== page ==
Sri Lanka’s Prime Minister Ranil Wickremesinghe on June 22 told Parliament that financial assistance provided by India are not “charitable donations” and the island nation facing severe economic crisis must have a plan to repay these loans.
Also read: Explaining Sri Lanka’s economic crisis
Sri Lanka has been facing the worst economic crisis since independence in 1948 which has prompted an acute shortage of essential items like food, medicine, cooking gas and fuel across the island nation.
“We have taken loans amounting to $4 billion under the Indian credit line. We have requested more loan assistance from our Indian counterparts. But even India will not be able to continuously support us in this manner. Even their assistance has its limits. On the other hand, we too must have a plan to repay these loans. These are not charitable donations,” Mr. Wickremesinghe told the Parliament in an update on the government’s mitigation measures taken so far.
He announced that a team of high ranking officials from Reserve Bank of India (RBI) is due to arrive in Colombo on June 23 to assess the local economic conditions.
Mr. Wickremesinghe said Sri Lanka is now facing a far more serious situation beyond the mere shortages of fuel, gas, electricity and food.
“Our economy has faced a complete collapse. That is the most serious issue before us today. These issues can only be resolved through the reviving of the Sri Lankan economy. In order to do this, we must first resolve the foreign reserves crisis faced by us,” he said. He said it is no easy task to revive a country with “a completely collapsed economy, especially one that is dangerously low on foreign reserves”.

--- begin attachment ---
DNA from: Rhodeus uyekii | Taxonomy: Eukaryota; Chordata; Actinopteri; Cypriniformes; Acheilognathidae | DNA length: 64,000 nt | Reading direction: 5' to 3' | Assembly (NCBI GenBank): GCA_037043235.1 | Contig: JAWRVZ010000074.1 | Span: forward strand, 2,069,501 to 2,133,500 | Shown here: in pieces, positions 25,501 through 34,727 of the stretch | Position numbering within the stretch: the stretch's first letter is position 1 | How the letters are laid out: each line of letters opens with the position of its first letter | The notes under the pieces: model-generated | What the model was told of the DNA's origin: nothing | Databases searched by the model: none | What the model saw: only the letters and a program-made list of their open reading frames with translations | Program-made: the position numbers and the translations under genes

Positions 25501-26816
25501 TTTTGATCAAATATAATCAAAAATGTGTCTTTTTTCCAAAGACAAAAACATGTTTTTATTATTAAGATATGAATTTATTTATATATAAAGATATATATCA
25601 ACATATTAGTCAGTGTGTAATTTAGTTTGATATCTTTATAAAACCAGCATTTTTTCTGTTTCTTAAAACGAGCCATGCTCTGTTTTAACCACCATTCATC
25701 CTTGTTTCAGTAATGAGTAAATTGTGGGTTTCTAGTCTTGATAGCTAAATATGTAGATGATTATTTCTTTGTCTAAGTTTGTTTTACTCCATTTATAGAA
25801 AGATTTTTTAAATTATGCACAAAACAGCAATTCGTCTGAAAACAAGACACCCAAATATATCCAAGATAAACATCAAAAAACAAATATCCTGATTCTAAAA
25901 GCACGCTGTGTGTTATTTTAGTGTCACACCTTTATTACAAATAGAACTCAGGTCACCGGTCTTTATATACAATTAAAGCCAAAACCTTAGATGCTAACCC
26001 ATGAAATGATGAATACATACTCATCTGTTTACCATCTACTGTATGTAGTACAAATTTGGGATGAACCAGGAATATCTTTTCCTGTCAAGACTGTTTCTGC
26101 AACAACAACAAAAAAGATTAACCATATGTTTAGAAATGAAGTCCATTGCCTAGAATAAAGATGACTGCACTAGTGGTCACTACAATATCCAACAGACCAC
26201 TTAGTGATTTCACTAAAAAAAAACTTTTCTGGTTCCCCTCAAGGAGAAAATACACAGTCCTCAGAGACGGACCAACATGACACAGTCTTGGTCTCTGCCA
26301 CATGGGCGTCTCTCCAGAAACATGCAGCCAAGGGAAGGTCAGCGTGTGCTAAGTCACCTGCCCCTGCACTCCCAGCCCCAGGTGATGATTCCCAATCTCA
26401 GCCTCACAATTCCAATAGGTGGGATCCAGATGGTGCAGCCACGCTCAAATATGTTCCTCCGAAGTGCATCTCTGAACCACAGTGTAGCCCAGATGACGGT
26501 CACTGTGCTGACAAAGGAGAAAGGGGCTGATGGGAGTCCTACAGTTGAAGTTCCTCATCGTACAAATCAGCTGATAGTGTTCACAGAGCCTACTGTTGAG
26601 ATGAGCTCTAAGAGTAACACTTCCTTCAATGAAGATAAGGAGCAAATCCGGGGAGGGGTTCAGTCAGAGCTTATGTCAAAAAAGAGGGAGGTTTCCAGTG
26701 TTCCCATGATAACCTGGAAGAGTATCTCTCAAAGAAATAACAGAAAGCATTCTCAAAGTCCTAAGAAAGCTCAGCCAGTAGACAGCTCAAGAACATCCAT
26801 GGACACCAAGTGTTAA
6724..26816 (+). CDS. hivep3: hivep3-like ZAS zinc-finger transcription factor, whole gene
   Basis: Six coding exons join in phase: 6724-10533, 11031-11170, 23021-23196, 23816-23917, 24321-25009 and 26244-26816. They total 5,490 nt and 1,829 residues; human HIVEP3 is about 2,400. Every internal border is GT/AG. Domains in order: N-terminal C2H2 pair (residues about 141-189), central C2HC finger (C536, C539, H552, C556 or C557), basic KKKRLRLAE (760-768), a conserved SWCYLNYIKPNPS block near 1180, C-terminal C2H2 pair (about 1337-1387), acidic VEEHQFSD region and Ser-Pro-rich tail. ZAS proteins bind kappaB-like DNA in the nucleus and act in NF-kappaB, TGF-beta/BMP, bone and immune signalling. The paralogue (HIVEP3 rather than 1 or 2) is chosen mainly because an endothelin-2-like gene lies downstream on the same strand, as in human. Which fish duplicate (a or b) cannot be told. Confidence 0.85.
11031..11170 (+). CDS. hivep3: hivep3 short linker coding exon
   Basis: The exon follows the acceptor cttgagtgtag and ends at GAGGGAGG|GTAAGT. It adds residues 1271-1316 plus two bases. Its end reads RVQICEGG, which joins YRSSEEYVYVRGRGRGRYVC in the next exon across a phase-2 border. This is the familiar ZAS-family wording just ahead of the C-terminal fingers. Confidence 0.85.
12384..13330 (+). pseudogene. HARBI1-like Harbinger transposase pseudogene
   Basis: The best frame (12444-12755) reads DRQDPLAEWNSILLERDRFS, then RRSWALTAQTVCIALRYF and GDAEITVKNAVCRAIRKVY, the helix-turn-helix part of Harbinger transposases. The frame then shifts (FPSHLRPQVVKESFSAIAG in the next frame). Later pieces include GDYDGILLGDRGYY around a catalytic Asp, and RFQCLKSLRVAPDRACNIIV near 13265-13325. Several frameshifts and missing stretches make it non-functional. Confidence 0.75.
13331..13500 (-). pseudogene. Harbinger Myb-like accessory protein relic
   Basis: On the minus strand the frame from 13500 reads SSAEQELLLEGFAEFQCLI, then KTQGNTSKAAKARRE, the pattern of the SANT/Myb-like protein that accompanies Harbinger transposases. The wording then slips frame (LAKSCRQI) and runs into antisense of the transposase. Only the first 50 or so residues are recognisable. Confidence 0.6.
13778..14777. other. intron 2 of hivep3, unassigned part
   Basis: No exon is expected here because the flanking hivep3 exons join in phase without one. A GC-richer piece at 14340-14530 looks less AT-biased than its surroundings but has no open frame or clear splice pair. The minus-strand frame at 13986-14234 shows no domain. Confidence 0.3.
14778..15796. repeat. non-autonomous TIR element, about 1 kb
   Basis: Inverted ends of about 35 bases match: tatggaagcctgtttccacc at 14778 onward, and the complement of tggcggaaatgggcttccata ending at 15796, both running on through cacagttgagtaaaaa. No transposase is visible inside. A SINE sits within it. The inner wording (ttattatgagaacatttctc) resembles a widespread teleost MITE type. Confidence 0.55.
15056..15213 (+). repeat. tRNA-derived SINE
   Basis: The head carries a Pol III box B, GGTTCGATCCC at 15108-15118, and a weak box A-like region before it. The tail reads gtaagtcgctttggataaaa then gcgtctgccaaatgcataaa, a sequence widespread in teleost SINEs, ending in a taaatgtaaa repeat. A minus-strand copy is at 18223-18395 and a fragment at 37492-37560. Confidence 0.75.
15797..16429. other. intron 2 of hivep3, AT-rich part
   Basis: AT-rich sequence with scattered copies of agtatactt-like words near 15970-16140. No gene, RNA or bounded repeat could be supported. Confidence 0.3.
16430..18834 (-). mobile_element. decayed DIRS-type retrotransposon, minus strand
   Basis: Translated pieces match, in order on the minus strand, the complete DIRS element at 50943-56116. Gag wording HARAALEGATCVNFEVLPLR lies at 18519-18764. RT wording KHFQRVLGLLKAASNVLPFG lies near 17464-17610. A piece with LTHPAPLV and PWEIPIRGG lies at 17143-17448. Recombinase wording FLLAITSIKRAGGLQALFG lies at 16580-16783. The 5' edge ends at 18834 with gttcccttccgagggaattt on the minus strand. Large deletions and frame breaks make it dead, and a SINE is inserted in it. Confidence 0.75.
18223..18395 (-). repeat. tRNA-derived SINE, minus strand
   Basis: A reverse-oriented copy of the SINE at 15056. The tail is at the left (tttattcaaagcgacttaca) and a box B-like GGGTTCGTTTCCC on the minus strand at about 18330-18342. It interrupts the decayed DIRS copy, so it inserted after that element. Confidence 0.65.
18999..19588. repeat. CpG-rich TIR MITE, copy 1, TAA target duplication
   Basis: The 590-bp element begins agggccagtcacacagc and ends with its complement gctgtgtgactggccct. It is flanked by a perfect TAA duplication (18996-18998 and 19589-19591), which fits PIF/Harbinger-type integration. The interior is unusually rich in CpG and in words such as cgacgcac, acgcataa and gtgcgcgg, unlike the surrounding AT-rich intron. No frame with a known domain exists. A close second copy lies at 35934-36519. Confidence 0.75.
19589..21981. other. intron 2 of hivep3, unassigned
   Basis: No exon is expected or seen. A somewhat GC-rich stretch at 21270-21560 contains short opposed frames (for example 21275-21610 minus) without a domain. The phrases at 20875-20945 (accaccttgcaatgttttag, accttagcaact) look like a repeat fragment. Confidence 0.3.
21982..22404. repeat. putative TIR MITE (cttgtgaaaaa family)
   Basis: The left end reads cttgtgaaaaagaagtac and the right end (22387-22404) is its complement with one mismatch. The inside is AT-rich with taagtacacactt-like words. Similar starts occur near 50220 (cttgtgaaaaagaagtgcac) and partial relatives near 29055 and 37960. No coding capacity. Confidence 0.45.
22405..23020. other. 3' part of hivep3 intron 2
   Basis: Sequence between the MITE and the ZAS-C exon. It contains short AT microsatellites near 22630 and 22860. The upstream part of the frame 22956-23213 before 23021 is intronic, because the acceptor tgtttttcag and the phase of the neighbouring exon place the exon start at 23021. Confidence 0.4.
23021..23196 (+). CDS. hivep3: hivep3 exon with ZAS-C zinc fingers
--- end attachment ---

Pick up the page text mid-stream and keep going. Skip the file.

For Sri Lanka, the only safe option now is to hold discussions with the International Monetary Fund, he said. “In fact, this is our only option. We must take this path. Our aim is to hold discussions with the IMF and arrive at an agreement to obtain an additional credit facility.”
The nearly-bankrupt country, with an acute foreign currency crisis that resulted in foreign debt default, had announced in April that it is suspending nearly $7 billion foreign debt repayment due for this year out of about $25 billion due through 2026. Sri Lanka’s total foreign debt stands at $51 billion.
The Indian credit lines since January this year have provided a lifeline to Sri Lanka amidst growing public dissent over the worsening economic conditions.
Mr. Wickremesinghe said next Monday, a team of representatives from the U.S. Department of the Treasury will also arrive in Sri Lanka. “We intend to enter into an official level agreement with the IMF by the end of July.” As Mr. Wickremesinghe was making his statement, a media report from New York said Hamilton Reserve Bank, a U.S. bank, has filed action against Sri Lanka for defaulting on a billion dollar sovereign bond maturing next month.
It has alleged that the ruling Rajapaksa clan had orchestrated the default, who have been accused of mass scale corruption.
It alleged that the Rajapaksa family had amassed a multi billion dollar fortune and hidden it in bank accounts in Dubai, Seychelles and St.Martin.